Some of the UK's biggest companies are struggling to interpret guidance around incoming data protection rules, with some believing they will not have the systems in place to deal with specific compliance requirements in time for the enforcement date.
The EU's General Data Protection Regulation (GDPR) will apply in the UK from 25 May 2018, giving EU citizens more control over their personal data and introducing new restrictions on how organisations can use it - and hefty fines for mishandling it.
Yet, speaking at a panel discussion at London's Infosecurity Europe 2017 conference yesterday, HSBC and John Lewis executives expressed concerns that the Information Commissioner's Office's (ICO) guidelines are too ambiguous.
"There are large areas of GDPR that are the same as the existing rules," said Cameron Craig, deputy general counsel for HSBC. "Unfortunately instead of having a single black line saying 'these are the changes', you have to work out what is actually different."
The financial services sector is used to regular changes in compliance, and has systems in place to deal with disruption normally caused by new regulations. However, the "woolly" nature of the ICO's guidance has proven difficult to enforce, he said.
"You can't just write them down on a piece of paper, and say 'you have to comply with this, this and this'," added Craig, "you have to have a highly sophisticated digital rights management system in place to do that. We're just not going to get that by 2018."
The ICO has published a 12-step guideline for complying with the new GDPR regulations, but it is proving difficult to apply to industries with specific operational requirements.
"I have had the pleasure of working with some fantastic lawyers, but even they are struggling to give a true interpretation," said Steve Wright, group data and infosec officer at John Lewis. "There are seven rights under GDPR, the Right to be Forgotten is just one. For us as a retailer it is going to be incredibly difficult to fulfill [requests for data deletion] within 30 days."
One example given was the issue of lengthy warranty periods - John Lewis will need to honour warranty periods of 10 years in some cases, and will be unable to entirely delete that data when requested.
HSBC's Craig believed that early negotiations on GDPR failed to take into account specialist industries such as the financial sector.
"All the discussions were around online services, the likes of Facebook and Google. It might be ok to have a consent-based system for that type of processing, but for financial services there is a huge amount you need to do without consent. Just getting that reassurance that you can continue doing that is quite a challenge."
Peter Brown, senior technology officer at ICO, present at the discussion, urged concerned companies to continue consulting with ICO guidance.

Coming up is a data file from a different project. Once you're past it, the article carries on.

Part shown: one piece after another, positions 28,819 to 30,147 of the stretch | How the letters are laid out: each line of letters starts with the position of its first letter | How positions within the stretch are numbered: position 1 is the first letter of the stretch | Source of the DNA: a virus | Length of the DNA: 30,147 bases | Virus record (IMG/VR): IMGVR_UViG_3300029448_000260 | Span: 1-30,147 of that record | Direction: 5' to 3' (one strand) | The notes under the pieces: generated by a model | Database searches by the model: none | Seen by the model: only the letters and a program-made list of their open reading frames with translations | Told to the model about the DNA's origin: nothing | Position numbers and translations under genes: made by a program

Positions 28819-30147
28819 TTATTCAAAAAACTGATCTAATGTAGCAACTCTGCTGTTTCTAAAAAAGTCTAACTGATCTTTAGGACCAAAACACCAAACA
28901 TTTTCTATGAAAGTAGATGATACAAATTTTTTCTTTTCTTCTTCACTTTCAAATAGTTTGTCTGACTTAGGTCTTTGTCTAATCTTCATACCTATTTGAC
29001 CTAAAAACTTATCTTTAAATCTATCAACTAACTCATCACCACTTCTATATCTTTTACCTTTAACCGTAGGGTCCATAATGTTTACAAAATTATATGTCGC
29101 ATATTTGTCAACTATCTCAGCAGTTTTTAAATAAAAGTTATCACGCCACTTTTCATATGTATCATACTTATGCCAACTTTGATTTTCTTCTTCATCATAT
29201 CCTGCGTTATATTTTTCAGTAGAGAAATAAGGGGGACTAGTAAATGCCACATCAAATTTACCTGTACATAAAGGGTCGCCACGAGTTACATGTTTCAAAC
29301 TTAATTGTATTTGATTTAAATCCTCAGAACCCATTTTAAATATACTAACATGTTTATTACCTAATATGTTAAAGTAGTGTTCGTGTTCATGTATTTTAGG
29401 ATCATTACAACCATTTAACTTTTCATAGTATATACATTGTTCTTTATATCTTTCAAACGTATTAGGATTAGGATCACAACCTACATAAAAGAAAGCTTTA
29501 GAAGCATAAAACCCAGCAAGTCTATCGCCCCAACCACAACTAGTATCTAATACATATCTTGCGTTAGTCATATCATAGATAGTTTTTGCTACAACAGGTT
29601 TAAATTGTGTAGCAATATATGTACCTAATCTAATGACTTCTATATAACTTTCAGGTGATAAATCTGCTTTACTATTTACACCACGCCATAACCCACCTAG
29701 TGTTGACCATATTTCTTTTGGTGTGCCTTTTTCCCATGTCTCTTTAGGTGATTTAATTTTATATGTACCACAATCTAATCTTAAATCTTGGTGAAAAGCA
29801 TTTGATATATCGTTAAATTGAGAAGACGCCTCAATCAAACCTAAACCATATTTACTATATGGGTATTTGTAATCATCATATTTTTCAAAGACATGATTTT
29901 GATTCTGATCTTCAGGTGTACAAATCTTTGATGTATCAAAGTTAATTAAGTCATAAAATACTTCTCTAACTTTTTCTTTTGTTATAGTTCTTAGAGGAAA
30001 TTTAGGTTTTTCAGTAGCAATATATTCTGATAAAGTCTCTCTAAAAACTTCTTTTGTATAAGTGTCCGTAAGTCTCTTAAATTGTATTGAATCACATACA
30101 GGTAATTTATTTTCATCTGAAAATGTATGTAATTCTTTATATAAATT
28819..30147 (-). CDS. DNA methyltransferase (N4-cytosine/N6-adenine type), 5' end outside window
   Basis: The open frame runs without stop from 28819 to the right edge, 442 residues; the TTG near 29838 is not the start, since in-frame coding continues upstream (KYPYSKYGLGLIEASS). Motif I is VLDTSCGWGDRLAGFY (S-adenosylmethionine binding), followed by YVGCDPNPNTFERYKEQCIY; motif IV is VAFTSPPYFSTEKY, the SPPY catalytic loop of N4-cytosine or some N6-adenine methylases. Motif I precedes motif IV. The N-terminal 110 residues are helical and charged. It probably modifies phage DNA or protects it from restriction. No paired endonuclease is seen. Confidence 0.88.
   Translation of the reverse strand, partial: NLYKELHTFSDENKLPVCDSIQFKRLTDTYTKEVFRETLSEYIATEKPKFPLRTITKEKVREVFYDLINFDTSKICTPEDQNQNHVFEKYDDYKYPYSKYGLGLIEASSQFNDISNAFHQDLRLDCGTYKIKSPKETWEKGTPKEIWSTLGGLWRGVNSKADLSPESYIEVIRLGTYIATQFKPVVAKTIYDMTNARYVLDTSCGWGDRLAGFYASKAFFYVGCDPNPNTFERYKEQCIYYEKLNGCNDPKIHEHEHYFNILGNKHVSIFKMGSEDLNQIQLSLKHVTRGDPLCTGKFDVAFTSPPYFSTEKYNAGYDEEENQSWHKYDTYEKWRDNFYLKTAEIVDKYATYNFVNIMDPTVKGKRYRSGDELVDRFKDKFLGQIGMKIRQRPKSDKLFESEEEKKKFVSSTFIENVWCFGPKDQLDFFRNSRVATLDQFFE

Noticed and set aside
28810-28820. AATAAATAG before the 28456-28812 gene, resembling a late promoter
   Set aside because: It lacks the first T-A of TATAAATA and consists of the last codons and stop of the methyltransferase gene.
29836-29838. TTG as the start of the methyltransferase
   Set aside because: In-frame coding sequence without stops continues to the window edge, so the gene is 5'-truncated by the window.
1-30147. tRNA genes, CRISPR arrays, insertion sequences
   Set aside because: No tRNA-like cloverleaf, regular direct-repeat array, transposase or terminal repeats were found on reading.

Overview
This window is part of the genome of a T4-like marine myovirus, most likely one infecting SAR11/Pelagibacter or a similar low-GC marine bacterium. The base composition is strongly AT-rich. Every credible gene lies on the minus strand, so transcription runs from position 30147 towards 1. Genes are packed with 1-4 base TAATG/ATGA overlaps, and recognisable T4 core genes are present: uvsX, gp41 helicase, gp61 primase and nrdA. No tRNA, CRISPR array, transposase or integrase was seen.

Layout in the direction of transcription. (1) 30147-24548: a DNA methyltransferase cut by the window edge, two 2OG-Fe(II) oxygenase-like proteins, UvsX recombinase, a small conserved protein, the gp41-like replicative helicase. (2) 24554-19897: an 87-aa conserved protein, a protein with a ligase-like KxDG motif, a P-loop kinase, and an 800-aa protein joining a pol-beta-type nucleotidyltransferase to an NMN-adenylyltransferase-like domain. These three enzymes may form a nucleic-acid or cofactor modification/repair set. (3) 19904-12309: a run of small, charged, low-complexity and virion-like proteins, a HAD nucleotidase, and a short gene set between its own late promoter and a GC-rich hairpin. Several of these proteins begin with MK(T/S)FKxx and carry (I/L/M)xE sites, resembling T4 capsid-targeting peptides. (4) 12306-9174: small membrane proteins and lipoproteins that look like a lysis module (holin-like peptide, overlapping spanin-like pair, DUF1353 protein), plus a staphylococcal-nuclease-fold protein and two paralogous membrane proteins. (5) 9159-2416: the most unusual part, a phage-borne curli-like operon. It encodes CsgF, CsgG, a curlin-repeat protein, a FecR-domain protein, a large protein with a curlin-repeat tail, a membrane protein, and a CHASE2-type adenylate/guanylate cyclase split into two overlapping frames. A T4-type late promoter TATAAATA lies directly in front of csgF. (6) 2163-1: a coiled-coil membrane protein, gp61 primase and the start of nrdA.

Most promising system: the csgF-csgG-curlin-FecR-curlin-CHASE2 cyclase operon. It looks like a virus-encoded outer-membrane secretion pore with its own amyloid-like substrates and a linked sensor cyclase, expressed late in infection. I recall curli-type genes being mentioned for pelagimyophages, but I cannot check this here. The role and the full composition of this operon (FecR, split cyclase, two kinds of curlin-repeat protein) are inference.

"We're not going to bang everyone's door down on 26 May, saying 'give us a cheque for 4% of your annual turnover [the maximum fine for a breach]. But it is an opportunity to put in place the right data protection practices, and those that get it right will benefit."
He added: "There has been a consistent message that we have tried to get across. We are continually working on new guidance, and more will be coming out. It may not arrive as quickly as people want, but it is on the way."
Yet issues such as Brexit remain outside the influence of the ICO, and while GDPR will still apply to the UK once it leaves, there is no guarantee that the UK will remain a 'whitelisted' zone - geographies not within the EU but considered to operate under similar data protection legislation.
"The key risk is that the EU may not recognise the UK as an adequate jurisdiction," said Craig. "So there may be problems with transferring data from the EU to the UK. The hope is that we will be given some recognition of adequacy, so that we will be a whitelisted country, and the UK government have indicated that that is a key objective."
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Dale Walker is the Managing Editor of ITPro, and its sibling sites CloudPro and ChannelPro. Dale has a keen interest in IT regulations, data protection, and cyber security. He spent a number of years reporting for ITPro from numerous domestic and international events, including IBM, Red Hat, Google, and has been a regular reporter for Microsoft's various yearly showcases, including Ignite. Dale is also the Editor of ITPro 20/20, a monthly digital magazine providing a snapshot of the stories and themes shaping the business tech world. Prior to joining ITPro, Dale secured a Masters degree in Magazine Journalism from the University of Sheffield.
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